And this is very close in spirit with the argument that I am making in my book, which also situates the virtual in the body. Now Hansen’s fundamental objection to Deleuze is how he modifies Bergson’s theory of the virtual and accords technology greater power to frame affectivity. Hansen essentially seeks to reverse this move. Hansen’s point makes sense. It’s built upon a very nuanced reading of a specific aspect of Deleuze’s theory–something that is probably too esoteric to make it into the kind of book I’m writing, which is for a broader rhet/comp audience. However, one can also read Deleuze in other ways, as Massumi and DeLanda do, ways which more closely support Hansen’s project. So again it seems to me that Hansen is going out of his way to oppose himself to Deleuze. Naturally I could be missing something here. If you can see it, let me know. Regardless though, I see Hansen’s argument as important for anyone in new media to consider.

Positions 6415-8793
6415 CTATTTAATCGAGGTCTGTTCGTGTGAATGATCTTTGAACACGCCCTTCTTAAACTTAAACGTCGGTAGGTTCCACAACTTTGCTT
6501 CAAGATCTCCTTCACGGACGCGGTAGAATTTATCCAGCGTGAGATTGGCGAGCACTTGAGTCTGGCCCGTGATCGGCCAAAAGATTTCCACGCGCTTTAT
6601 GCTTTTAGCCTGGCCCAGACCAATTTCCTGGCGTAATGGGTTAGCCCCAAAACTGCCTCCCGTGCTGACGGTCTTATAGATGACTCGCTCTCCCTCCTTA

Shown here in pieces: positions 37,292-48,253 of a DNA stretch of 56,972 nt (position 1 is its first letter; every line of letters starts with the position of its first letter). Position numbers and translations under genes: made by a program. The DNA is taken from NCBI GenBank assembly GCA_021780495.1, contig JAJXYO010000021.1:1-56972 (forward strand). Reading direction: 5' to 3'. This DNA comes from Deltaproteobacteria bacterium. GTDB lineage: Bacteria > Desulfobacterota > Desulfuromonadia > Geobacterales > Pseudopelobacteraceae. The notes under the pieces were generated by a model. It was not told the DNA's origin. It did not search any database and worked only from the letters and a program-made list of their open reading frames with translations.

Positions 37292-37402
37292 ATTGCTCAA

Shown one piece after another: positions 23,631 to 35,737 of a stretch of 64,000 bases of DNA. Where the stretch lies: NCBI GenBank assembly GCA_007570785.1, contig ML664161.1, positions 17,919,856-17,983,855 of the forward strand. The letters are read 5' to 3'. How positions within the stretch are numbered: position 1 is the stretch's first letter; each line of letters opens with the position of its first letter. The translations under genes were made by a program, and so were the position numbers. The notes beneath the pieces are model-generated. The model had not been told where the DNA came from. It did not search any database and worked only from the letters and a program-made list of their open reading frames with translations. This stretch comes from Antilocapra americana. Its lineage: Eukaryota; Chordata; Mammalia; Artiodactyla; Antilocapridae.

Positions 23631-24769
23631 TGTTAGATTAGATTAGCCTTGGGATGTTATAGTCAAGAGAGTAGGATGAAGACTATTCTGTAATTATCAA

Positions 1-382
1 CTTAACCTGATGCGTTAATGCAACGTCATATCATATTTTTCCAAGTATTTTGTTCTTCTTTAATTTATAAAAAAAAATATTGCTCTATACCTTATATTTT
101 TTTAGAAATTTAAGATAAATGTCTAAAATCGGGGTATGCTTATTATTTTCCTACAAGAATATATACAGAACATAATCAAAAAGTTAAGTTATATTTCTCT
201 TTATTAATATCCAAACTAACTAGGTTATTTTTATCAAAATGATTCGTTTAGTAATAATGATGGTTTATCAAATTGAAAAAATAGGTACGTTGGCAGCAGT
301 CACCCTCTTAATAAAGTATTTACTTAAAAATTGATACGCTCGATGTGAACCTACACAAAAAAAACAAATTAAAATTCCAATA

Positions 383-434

However, here is my one concern, and I haven’t made it all the way through the text yet so maybe it is coming. One of the critical benefits of articulating technology’s power to frame affectivity is the potential such a theoy has for helping us to make the function of ideology on a preconscious level, which is, in effect, the contribution of Deleuze’s theory of the control society. This is what Deleuze and Guattari’s theory of facialization permits, but it is also, in a more substantial way, what results from Baudrillard, Kittler, Kroker and others of that ilk, who are more substantially opposed to Hansen’s theory (Kittler in particular).

Clearly we cannot simply dispense with this concern. The cybernetic manipulation of affectivity through new media results in the insertion of an ideological interface into the production of consciousness. But this is only conceivable if we extend to new media an ability to shape affects, rather than imagining that affects fall into an absolute indeterminate state within the context of the body.